Articles Posted in DUI

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While many DUI arrests arise out of traffic stops, some are the result of DUI checkpoints. In most states, including Illinois, law enforcement agents have the right to conduct such checkpoints and often do so during the times of year when people are more likely to drive while intoxicated, like holidays and the summer. Regardless of when they conduct DUI checkpoints, though, they must abide by proper procedures. Recently, DUI checkpoints in Illinois resulted in numerous arrests and citations, but it is unclear at this point whether there are grounds for challenging any of the arrests. If you are faced with accusations that you drove while intoxicated, it is advisable to meet with an Illinois DUI defense lawyer to assess your options.

Illinois DUI Checkpoints Yield Arrests

It is alleged that in April, Illinois State Police conducted five nighttime roadside checkpoints, resulting in two DUI arrests and a total of 142 citations and arrests. These citations encompassed a range of offenses, including violations related to registration, driver’s licenses, insurance, and seat belt usage, as indicated in a news release.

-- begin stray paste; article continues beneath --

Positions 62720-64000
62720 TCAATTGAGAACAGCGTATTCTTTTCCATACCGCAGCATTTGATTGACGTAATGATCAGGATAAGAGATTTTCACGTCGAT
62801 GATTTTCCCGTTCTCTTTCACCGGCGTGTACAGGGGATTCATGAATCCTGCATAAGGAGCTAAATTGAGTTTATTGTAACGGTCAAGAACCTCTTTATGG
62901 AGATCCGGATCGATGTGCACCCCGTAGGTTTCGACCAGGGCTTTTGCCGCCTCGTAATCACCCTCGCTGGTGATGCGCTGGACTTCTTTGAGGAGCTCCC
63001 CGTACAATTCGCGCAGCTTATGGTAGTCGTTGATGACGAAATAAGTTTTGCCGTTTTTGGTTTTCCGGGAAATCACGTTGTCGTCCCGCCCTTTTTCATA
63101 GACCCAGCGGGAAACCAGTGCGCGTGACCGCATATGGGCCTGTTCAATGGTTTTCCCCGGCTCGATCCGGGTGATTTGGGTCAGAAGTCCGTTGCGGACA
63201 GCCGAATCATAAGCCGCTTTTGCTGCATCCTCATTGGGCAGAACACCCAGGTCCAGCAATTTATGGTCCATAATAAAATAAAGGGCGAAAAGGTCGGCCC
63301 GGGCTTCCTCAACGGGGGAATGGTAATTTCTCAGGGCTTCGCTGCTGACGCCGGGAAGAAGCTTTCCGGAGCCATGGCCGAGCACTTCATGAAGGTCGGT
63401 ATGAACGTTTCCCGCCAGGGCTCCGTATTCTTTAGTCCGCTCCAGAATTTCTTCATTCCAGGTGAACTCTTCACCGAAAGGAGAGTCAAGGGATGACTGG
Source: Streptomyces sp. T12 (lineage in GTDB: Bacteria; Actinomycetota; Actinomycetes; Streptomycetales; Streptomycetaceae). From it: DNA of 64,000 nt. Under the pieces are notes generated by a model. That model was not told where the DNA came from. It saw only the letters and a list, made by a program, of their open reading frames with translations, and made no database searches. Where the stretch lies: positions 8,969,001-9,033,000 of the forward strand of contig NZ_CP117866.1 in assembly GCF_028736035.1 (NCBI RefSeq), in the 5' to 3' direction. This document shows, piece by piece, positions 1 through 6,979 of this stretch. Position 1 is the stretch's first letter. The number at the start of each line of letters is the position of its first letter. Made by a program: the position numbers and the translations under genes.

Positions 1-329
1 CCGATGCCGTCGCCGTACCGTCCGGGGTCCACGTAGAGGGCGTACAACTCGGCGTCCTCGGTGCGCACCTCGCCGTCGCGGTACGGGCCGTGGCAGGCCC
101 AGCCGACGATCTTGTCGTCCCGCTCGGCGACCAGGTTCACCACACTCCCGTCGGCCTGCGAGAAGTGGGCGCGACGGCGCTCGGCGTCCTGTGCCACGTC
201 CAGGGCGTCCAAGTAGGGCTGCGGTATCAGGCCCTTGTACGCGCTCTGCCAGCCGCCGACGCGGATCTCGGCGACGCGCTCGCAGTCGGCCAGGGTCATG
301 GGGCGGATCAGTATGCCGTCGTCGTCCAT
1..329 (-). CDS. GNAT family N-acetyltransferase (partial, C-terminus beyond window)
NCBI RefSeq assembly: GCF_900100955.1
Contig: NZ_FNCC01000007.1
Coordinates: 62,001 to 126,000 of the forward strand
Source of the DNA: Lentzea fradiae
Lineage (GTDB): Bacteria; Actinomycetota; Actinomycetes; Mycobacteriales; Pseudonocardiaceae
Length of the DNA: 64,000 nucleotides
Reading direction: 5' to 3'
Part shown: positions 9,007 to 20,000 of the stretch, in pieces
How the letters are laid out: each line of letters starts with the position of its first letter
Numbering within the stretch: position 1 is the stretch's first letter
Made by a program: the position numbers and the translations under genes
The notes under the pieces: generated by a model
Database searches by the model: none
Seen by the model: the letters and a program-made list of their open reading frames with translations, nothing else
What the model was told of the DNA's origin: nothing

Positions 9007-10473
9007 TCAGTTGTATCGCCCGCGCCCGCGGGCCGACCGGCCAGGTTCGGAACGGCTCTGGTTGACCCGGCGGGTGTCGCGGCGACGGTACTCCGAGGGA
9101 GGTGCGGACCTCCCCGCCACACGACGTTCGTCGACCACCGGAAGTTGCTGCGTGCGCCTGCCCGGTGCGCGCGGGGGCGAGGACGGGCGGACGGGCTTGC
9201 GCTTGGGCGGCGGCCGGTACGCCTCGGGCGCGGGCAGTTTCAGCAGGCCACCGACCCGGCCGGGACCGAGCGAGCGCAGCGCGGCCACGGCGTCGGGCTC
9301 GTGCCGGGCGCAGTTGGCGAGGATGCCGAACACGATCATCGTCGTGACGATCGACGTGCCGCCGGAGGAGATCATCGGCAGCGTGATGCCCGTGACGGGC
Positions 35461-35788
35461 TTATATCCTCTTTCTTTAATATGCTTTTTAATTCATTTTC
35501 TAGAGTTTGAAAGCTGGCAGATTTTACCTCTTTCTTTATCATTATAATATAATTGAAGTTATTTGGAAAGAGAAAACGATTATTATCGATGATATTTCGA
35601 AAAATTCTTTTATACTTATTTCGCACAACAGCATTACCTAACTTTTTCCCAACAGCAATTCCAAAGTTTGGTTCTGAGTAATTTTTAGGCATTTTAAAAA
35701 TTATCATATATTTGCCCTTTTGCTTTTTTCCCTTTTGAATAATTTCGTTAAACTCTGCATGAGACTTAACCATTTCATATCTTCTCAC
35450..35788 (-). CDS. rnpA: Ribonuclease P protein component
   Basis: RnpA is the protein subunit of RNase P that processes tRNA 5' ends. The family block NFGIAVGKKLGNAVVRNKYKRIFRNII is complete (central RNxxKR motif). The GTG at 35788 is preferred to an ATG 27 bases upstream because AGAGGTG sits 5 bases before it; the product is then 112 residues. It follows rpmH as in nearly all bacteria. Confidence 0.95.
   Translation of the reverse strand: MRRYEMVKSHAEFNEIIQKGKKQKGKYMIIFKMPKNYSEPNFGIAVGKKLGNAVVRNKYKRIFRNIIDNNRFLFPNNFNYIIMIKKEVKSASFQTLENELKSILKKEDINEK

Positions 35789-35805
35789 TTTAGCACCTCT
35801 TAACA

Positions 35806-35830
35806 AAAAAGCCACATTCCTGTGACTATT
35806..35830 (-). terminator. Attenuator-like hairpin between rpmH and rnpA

It is reported that the checkpoints, managed by the Illinois State Police, were stationed at various locations, each yielding different numbers of citations and arrests. The checkpoints commenced late on the first day and concluded early on the second day of operation. Additionally, troopers issued 49 written warnings as part of the enforcement effort. Continue reading →

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The penalties for DUI crimes vary throughout the country, with many states requiring people found guilty of DUI crimes to install ignition interlock devices in their cars. Such penalties are usually reserved for people convicted of two or more DUI offenses or more serious crimes. In South Carolina, though, the legislature recently passed a law requiring ignition interlock devices for anyone found guilty of a DUI offense. While the law has no impact in other states, it could be a sign of changes to come throughout the country, including in Illinois. If you are charged with driving while intoxicated in Illinois, it is in your best interest to talk to an Illinois DUI defense attorney about your rights.

South Carolina’s Ignition Interlock Law